On a Pathetic Lot

Simply put – as a collective, those occupying the hallowed halls of the US Congress are, at best, a very pathetic lot. I’m not going to call them clowns because I recognize both the viciousness and the shrewdness involved, so pathetic remains a suitable adjective.

We elect members to the House of Representatives on two-year terms – thus they make selfish decisions in light of their upcoming re-election bid that is always just around the corner.

We elect members to Congress who make decisions based on their needs, their party’s needs, and their donor’s needs – with the country’s needs no more than a selective sound bite.

We elect members to Congress who get outstanding financial support from special interests, so the elected legislate to the needs of the donors. Open Secrets is a great resource about campaign donors, PACs, and lobbying.

We elect members to Congress who fail to accept responsibility – just listen to them for proof.

We elect members to Congress who use their position to secure their next job. Not all, after all, but this applies to too many.

We elect members to Congress who get favors from the law for which is illegal for private citizens – such as insider trading.

We elect members to Congress so they (as a body) can determine their leadership based on their fund-raising ability for the party.

We elect members to Congress who regularly speak to financial accountability but regard Congress’s own operating budget as a well-guarded secret.

We elect members to Congress who are not the problem because it’s those from the other districts and states.

Meanwhile, with most of 2012 lying ahead, do not expect much from Congress in 2012 for this reason – both parties are rolling the dice with hopes of gaining power from the November vote so they can drive their agenda. Yes, they are truly pathetic.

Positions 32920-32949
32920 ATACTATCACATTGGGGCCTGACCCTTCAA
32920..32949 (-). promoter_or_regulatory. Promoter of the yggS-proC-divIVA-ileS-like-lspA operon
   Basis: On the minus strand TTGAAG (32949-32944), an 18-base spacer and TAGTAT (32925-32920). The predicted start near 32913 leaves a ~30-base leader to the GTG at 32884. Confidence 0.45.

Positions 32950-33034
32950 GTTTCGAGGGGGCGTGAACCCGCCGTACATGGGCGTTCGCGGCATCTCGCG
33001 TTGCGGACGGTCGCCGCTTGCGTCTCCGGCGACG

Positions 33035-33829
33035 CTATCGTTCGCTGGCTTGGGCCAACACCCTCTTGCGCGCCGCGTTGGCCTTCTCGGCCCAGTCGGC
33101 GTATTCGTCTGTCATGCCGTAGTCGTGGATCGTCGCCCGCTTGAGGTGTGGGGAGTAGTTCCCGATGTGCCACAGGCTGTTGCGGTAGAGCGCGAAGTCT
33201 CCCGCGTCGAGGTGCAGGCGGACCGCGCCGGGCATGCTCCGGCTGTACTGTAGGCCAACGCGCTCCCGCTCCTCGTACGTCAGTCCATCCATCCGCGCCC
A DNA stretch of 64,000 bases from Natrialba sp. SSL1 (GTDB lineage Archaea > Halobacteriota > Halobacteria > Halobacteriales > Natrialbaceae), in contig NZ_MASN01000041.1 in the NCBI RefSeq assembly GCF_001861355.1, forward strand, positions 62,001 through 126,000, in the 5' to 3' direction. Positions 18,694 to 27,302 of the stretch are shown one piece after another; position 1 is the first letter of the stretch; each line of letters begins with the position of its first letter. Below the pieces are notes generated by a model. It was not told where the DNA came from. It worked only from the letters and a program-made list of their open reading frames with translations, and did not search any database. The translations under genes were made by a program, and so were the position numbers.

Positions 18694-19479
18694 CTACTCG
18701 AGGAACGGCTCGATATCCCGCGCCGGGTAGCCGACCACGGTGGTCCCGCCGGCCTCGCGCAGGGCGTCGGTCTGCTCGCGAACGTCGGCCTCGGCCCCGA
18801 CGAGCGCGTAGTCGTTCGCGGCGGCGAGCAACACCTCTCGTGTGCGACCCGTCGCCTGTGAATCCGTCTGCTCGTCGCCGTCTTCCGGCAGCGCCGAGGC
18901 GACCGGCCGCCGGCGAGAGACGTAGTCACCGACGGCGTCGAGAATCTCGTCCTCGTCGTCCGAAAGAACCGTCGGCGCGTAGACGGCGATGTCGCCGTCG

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28 thoughts on “On a Pathetic Lot

  1. The answer lies in the first two words of each paragraph in your post:

    “We elect…”

    There are usually better candidates available, but they aren’t “polished” enough, or a slick enough speaker, or in the right party, to suit US, so we…WE…keep voting for garbage.

    Want to see the problem? You don’t have to go to Washington or your statehouse. The answer is as close as your bathroom mirror.

    • Bob,
      “We elect” is very true … and considering the alternatives, I will take that option over others. And yes, we not only keep voting for garbage, but also think the stench is from other’s garbage and NOT our own. And yes … the bathroom mirror is much of the problem … well, as long as you weren’t signalling me out. :) Thanks for stopping by!

  2. An excellent rant, Frank. Well said.
    Especially the lines “We elect members to Congress who are not the problem because it’s those from the other districts and states”

    It’s a whole lot of “Not in my backyard”.

  3. When they run for office, they tell you what you want to hear, then when they get in, its a whole different ballgame. No sooner after they are sworn in, is back to the fund raising, and the hell with the constituents. The only two that really care Dennis Kucinich and Bernie Sanders. Screw the rest of them.

  4. Sad, the truth of our short-attention-span nation is that all that really matters is what gas prices are in late October and who has the most repetitive commercials come November 1.

    • Beagz,
      It will be interesting to see how gas prices affect the election … especially considering the news that prices are about to soar. Oh well …. we’ve heard it before, so time will tell. Thanks for stopping by.

  5. Hi,
    Seems politicians are the same the world over. :D
    Here in OZ in the state that I live in we are getting heaps of political spin, our election in Queensland is in March.

    • Mags,
      Thanks for confirming that this seems to be true around the world. I contend that it may have always been this way, but given the age of technology and communication today, the people are simply learning more about what always has been.

      It also seems that one major difference here in the US is the our presidential process is soooooo long. Thanks for sharing your experience from Oz.